Or should I say â€œUncle Ronâ€, because that is how I always addressed you, even well into my 40s? I guess a part of me continued to feel like the small girl who slipped secretively under the table, still laden with Sunday lunch, to climb up on your knee. I always feared someone else would get there first. And I was in a rush to reach you. Some people are peaceful to be near, and thatâ€™s how I found you.
The journey under the table wasnâ€™t far â€“ I was wise enough to arrange the chairs favourably â€“ but it felt to me like a journey to a different land. At some point in adulthood, I came to understand that this land was Italy. If these things were measured purely in blood, well, you were no more Italian than your siblings â€“ my dad, and my other wonderful uncle and aunt. But you, more than anyone, seemed to have one foot in Italy. As a bachelor, you continued to live in Villa Latina â€“ not a villa, of course, but a small terrace house in Worthing, which your parents, when they settled here, named after your late fatherâ€™s village. It seemed like a piece of Italy to me, and not just because of its exotically turquoise bathroom suite.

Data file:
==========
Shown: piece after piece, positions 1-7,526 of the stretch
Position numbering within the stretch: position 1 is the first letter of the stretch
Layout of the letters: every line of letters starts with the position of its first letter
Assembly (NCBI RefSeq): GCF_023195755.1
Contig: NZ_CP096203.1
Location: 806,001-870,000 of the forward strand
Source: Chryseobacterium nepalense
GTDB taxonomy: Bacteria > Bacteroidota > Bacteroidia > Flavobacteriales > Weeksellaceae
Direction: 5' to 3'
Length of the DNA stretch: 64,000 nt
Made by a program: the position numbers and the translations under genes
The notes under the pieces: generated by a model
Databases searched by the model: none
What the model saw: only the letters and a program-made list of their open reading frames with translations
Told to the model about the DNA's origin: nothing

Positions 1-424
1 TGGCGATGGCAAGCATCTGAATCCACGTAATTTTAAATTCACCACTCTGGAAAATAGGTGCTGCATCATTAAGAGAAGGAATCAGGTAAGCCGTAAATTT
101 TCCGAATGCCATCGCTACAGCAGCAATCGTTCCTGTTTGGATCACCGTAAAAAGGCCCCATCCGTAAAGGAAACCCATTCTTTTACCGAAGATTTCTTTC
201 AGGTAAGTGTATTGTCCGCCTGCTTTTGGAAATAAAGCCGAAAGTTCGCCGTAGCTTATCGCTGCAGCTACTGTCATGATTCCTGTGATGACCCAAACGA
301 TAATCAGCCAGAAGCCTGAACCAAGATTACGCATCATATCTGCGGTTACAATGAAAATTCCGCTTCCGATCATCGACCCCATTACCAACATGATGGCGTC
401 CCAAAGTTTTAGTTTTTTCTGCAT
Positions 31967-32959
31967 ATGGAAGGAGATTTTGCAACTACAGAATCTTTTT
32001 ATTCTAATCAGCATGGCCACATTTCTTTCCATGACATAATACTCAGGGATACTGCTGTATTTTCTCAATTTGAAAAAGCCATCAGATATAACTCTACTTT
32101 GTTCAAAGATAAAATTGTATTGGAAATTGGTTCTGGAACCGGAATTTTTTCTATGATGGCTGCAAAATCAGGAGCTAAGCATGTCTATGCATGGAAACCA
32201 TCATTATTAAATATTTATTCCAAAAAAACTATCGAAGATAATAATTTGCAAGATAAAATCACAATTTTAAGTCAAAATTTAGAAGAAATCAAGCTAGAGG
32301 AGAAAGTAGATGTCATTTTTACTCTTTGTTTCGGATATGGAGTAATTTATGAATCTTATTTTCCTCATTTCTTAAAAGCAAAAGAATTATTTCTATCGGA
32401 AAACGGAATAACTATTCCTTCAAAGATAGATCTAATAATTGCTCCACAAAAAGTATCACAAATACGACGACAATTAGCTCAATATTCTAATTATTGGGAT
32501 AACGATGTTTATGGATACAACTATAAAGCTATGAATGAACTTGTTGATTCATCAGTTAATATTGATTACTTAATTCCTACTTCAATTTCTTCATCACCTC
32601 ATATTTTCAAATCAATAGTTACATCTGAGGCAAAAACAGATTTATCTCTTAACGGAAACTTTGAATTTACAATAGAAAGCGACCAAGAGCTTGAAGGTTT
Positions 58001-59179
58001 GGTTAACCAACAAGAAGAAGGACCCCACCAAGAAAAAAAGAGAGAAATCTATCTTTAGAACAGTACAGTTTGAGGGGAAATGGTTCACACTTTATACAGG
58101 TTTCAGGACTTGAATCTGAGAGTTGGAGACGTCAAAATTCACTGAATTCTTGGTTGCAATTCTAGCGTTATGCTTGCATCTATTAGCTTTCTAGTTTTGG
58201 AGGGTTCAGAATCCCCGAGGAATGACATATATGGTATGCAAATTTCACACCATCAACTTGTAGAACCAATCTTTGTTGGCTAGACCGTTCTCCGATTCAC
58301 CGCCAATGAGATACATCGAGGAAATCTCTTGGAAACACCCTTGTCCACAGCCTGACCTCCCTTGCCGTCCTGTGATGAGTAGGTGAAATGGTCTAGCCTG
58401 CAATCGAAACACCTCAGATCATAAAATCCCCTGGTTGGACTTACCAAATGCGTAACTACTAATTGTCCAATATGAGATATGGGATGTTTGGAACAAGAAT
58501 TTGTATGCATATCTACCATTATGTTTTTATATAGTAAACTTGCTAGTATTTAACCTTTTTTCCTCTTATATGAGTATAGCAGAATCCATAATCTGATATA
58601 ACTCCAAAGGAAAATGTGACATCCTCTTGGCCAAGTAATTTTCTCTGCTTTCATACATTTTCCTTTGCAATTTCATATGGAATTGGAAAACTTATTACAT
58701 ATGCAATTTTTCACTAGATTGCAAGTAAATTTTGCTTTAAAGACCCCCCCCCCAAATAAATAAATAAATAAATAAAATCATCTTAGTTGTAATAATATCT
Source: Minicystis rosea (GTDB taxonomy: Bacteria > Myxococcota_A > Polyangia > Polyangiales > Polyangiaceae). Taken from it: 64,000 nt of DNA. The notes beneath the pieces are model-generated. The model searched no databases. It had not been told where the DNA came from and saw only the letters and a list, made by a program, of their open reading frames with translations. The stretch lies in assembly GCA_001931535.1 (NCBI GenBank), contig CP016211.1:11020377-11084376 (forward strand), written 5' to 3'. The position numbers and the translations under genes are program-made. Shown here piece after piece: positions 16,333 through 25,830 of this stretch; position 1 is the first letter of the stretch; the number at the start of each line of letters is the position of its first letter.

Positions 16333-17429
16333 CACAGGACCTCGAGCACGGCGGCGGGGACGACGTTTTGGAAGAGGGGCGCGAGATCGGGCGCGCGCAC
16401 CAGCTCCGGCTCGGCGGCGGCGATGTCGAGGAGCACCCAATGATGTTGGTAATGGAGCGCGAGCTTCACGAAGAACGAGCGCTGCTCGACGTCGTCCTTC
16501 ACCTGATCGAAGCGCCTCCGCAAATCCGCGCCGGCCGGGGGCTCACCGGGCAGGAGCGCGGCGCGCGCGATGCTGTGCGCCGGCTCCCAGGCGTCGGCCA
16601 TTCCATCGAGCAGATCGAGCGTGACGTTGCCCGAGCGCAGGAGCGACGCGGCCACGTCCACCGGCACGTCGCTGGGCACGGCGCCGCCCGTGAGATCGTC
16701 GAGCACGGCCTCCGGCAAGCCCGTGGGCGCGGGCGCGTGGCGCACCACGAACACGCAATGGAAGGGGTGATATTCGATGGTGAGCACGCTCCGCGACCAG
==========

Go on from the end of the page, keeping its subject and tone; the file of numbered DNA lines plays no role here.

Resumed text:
Being the eldest living sibling, you knew more about the Italian branches of the family than anyone else. You mourned the loss of the old family ice-cream recipe: there lay a secret and perhaps a treasure chest of vanilla-flavoured gold. Flush with the cash from your nocturnal fishing trips, you invested in Linguaphone cassettes to learn Italian; my grandparents hadnâ€™t taught you, wanting you to grow up English. But you were my Italian uncle, and when I sat on your knee our family background came to the fore. I could feel Italy at my shoulders.
As a teenager, I taught myself Italian and since progress with the old Linguaphone tapes was slow, I overtook you. I resolved to live in Italy one day, and when I did, you came to visit me. We went together to find the real Villa Latina and to root out anyone we could find who shared our surname. Outside the village we stumbled upon a sign to via Fontana Cocozza and I have the photo, right here, of you pointing up at it with your stick. We never did find the fountain, but thatâ€™s Italian road signs for you. In any case, by then your knee was playing up; getting around was beginning to be tricky.
Well, Uncle Ron, Iâ€™m so grateful to you for the way you brought Italy close to hand. I donâ€™t think Iâ€™d have found my way there without you. And at least when life got tough for you at the end, we had our Italian memories to share. I took the photo of you by the sign to show you in hospital; that gave us a chuckle. Iâ€™m grateful to have had a chance that day to tell you all this, and to thank you in person, while there was still time. It would be too late now. But itâ€™s good to put these things in writing.